Fusion cooking started before the 1990s (at Tetsuya’s, for example) but in this decade became more widespread. Chefs combined eastern and western influences. Chefs like Adelaide’s Cheong Liew combined cuisines with a deft touch but lesser mortals often produced “confusion cuisine”. Fusion cuisine worked best in countries like Australia, Canada, the US and New Zealand with their fresh produce, fewer historical food traditions and foodies with adventurous palates.
There have been food fusions long before the term itself was invented. For example, the English adapted various Indian dishes to make classics of their own, including kedgeree and mulligatawny soup. It could be argued that fish and chips is a fusion dish, combining elements of Jewish and Belgian cuisines. However, in the 1990s fusion cooking came to refer mainly to a combination of Asian and European ingredients and techniques.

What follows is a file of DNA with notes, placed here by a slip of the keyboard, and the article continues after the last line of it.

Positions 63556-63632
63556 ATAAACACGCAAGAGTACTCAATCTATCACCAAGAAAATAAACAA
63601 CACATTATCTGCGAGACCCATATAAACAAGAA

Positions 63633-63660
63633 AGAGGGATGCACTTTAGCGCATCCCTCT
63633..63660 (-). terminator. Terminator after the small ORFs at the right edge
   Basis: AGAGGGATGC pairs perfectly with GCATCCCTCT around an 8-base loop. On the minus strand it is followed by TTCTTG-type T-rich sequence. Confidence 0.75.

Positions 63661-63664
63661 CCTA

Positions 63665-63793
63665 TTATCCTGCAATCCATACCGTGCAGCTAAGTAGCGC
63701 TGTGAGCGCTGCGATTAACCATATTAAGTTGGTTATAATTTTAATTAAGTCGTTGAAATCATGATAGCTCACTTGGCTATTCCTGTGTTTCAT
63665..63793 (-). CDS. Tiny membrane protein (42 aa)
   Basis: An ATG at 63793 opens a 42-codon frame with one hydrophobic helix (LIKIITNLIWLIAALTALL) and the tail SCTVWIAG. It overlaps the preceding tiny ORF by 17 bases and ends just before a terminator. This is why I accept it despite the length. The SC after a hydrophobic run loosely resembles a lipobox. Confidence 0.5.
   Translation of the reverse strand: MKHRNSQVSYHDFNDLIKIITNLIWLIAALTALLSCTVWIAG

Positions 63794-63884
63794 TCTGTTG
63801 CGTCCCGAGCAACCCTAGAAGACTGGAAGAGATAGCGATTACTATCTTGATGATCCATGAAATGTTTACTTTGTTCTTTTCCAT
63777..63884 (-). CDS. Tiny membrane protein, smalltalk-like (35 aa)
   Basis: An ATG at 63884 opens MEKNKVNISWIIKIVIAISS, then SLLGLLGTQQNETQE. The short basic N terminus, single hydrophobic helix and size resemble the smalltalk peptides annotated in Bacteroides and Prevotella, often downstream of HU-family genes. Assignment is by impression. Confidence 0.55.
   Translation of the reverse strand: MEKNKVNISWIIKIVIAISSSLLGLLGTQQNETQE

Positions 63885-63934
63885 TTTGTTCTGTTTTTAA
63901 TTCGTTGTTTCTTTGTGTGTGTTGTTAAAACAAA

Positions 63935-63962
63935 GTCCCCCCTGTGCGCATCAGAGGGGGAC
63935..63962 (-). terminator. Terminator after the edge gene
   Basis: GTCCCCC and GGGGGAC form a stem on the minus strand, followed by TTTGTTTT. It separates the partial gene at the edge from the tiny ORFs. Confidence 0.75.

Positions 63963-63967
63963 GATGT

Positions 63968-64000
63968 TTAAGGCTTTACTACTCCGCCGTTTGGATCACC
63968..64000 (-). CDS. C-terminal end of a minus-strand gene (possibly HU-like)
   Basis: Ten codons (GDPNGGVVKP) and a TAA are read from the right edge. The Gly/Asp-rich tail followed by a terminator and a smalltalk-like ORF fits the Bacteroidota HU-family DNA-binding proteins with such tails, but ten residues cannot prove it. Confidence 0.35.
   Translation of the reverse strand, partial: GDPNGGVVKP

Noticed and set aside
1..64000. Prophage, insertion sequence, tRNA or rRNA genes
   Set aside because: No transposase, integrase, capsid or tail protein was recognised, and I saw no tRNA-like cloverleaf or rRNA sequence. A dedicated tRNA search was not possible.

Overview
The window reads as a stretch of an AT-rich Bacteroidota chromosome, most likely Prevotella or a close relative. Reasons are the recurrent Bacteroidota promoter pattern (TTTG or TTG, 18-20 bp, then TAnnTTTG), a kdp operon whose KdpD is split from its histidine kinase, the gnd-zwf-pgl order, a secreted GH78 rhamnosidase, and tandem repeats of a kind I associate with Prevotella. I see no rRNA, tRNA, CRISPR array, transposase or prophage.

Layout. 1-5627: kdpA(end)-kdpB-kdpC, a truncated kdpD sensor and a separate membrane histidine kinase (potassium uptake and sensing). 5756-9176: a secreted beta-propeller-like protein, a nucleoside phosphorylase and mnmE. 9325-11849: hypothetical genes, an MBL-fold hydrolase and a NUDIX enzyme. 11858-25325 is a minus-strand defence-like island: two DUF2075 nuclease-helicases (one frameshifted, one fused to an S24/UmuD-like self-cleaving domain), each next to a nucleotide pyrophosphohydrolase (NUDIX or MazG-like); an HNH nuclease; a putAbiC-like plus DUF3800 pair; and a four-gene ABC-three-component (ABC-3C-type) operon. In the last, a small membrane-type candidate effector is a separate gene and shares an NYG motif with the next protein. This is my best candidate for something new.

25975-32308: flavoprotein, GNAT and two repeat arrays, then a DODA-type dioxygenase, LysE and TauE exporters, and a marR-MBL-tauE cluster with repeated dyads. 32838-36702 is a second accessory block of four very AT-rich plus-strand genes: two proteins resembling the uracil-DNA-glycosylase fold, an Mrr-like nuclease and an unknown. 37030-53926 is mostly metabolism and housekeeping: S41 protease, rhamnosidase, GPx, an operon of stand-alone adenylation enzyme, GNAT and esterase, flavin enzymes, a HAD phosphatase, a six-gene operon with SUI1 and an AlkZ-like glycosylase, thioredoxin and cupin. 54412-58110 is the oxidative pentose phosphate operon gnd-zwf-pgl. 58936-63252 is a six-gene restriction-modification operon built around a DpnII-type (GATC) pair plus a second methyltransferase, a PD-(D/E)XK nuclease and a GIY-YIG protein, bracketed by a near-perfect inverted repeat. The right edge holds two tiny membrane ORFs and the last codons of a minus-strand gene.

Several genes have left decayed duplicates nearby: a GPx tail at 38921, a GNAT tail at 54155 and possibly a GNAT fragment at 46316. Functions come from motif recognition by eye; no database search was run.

Some so-called fusion dishes were horrendous. Take Szechwan Shrimp Alfredo for example. Mentioned in Silvia Lovegren’s book Fashionable Foods: Seven Decades of Food Fads, this dish consisted of fettuccine with Alfredo sauce (heavy cream, parmesan and garlic), mixed with prawns, broccoli, water chestnuts, mushrooms, ginger, sun-dried tomatoes and Hoisin sauce. Yes, it was in America, but a more appalling example of fusion food can scarcely be imagined.
The term ‘fusion cooking’ has fallen out of favour. Celebrity chef and former MasterChef winner Adam Liaw commented on why the term now seems old fashioned. He said it “reminds us of our rebellious and awkward teenage years when Australian food was in the process of throwing off the rules of its European parents and opening itself to new ideas”.
Liaw argued that we no longer focus on the origins of the various ingredients, simply taking advantage of the many ingredients and techniques available to us. Now we talk about “modern Australian” or “mod oz” with confidence and take it for granted that there will be hints of many different cuisines in what comes out of the kitchen.